by Matthew Lynley
Stitch Fix’s first earnings report is not going well for the company, as its shares went into a tailspin after a significant run up over the past month following its IPO when it delivered its results its most recent fiscal quarter.
Stitch Fix, a personalized apparel company that ships a box of recommended items that users can buy or send back, closed up just 1% on its first day of trading but did not have a good week after it made its public debut. The company downsized its IPO initially, and it looked like things weren’t going well for the company. But in less than a month, the company’s shares swung back and were up more than 50% since it made its debut as bullish sentiment for the holiday season rolled in. Today’s report put the brakes on that and sent the stock into a tailspin.
Prior to the company’s earnings report coming out this afternoon, Stitch Fix shares rose around another 4%, but the chart more or less speaks for itself after today’s report as it looks like its huge run in the back half of the year comes to a halt:
Stitch Fix was the next big consumer IPO following Blue Apron’s massive collapse after it went public. As such, while the company appeared to build a sizable business over the course of a few years, it went public under the specter of Blue Apron and faced an enormous amount of scrutiny. It looks like that scrutiny still hasn’t gone anywhere as investors are looking for more positive signals for the recent IPO.
In particular, investors are probably going to be looking closely at retention, which Stitch Fix COO Mike Smith says the company is deploying data science to begin focusing on re-engaging its customers and getting them to come back to the service if they end up taking a break. As Stitch Fix expands to new markets like Plus and Men’s, it’s going to be looking to bring that to parity with its core business in terms of the number of items people keep, something Smith said the company has been successful in its Men’s business. The company said it has 2.4 million active clients and turned a net income of $13.5 million.
“Generally we feel really good about retention and our ability to re-engage clients when they’ve taken a break from us,” Smith said. “The difference is we’re now looking at better ways to use data science as it relates to optimizing on both acquiring clients as well as looking at re-engagement activities. With all the data we have we think we can be best-in-class for personalized mentions for bringing them back when they have great products.”
Stitch Fix is going to have to be able to address a shifting e-commerce industry, especially in apparel, in addition to trying to dodge comparisons to Blue Apron — the last big consumer IPO. It’s betting big that its data science will be able to create a strong recommendation algorithm for all its emerging businesses, which each increase the total addressable market for the company, as well as find ways to keep users coming back over and over again.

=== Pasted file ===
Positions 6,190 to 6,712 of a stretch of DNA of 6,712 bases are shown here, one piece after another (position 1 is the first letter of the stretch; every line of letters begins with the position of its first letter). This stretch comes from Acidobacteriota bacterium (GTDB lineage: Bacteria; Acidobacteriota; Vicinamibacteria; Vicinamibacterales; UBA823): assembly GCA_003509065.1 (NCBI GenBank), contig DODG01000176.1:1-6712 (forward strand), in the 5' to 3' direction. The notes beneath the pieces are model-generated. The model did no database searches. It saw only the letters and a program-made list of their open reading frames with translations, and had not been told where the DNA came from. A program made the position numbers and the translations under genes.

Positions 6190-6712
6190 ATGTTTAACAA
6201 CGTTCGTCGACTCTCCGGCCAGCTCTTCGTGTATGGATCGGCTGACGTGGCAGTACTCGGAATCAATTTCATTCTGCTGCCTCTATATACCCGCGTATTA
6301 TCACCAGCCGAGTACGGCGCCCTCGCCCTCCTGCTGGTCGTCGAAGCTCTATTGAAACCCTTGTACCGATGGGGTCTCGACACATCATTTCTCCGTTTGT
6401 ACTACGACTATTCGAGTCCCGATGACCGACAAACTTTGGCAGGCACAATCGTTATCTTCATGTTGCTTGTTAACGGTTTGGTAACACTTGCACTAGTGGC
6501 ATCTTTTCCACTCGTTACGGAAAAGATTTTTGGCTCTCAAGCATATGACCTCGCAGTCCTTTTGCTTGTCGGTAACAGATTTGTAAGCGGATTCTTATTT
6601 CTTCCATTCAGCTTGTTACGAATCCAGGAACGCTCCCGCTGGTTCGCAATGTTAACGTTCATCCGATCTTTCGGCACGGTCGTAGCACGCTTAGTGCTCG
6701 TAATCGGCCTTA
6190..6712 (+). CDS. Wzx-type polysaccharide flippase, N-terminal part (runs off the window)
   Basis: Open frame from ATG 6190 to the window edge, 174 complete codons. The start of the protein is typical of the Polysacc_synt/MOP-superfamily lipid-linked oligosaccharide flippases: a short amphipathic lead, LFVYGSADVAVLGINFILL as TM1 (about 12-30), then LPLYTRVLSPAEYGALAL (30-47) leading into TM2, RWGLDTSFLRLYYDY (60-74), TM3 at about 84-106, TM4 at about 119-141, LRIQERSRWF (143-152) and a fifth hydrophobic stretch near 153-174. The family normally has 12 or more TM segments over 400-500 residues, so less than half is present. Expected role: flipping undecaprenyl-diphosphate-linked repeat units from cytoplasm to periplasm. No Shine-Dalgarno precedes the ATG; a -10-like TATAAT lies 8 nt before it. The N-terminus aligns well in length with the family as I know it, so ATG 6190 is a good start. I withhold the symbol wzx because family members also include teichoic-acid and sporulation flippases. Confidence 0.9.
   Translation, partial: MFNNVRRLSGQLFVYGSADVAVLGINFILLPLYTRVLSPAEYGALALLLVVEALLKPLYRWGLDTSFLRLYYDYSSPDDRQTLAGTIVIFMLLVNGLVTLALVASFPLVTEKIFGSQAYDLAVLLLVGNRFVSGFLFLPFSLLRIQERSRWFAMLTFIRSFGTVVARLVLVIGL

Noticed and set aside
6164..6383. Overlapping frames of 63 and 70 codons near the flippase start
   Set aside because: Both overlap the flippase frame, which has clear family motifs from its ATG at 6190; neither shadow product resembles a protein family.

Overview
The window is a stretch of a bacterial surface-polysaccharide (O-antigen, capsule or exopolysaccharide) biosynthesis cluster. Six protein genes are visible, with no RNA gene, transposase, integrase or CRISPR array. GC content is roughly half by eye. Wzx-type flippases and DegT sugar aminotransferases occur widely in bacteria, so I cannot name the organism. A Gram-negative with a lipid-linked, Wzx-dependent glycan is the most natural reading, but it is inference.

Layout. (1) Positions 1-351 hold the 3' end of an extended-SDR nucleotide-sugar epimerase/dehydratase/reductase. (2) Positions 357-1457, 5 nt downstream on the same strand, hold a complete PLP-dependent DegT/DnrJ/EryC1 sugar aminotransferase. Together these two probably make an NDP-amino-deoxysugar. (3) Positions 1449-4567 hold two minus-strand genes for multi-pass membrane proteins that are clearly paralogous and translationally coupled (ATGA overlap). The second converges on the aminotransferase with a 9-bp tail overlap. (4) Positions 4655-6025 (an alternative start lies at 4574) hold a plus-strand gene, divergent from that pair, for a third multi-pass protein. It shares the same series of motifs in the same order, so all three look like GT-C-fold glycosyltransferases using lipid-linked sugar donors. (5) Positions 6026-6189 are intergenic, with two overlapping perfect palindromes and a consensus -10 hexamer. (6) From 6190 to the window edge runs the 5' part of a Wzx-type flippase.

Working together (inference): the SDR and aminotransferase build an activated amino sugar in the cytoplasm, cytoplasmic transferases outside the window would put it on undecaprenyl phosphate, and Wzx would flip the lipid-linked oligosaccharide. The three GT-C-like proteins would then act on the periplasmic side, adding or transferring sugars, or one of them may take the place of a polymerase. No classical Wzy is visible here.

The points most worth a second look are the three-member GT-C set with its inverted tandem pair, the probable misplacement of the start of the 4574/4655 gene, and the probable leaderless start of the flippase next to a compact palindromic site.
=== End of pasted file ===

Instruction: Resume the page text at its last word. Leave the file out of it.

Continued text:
The company’s revenue fell roughly in line with Wall Street’s estimates, which was looking for around $295 million in revenue. That’s a more than 25% jump when compared to the same quarter a year earlier. The company said it expects to bring in between $287 million and $294 million in revenue in the quarter ending in January. Here’s a look at the revenue for the company over the past few quarters:
Smith said Stitch Fix isn’t really a business that centers around the holidays and that the company is countercyclical — and the company doesn’t spend a lot on marketing for the quarter or see a big jump in sales. “We are not dependent on our Q4, we deliver client experiences,” he said.
Snap kicked open the so-called “IPO window” earlier this year, but Snap and Blue Apron both faced an intense amount of scrutiny. Smith said, as you’d expect, that the company doesn’t pay attention to day-to-day swings in its stock and that it’s focused on delivering long-term value for its shareholders. While Stitch Fix could easily be pegged as a successful IPO given its run in the past few months, it’s going to have to figure out ways to ensure that it sells that growth story to Wall Street.
Just on a closing note, there was one comment CEO Katrina Lake made on the earnings call that may raise a couple eyebrows in terms of how the company’s numbers look when it comes to thinking about patterns for Stitch Fix’s business:
“We had a warmer fall, we were selling through that summer product later this year,” Lake said. “We were selling through mostly at full price through September and weeks when you wouldn’t normally see that. We saw some benefits from that.”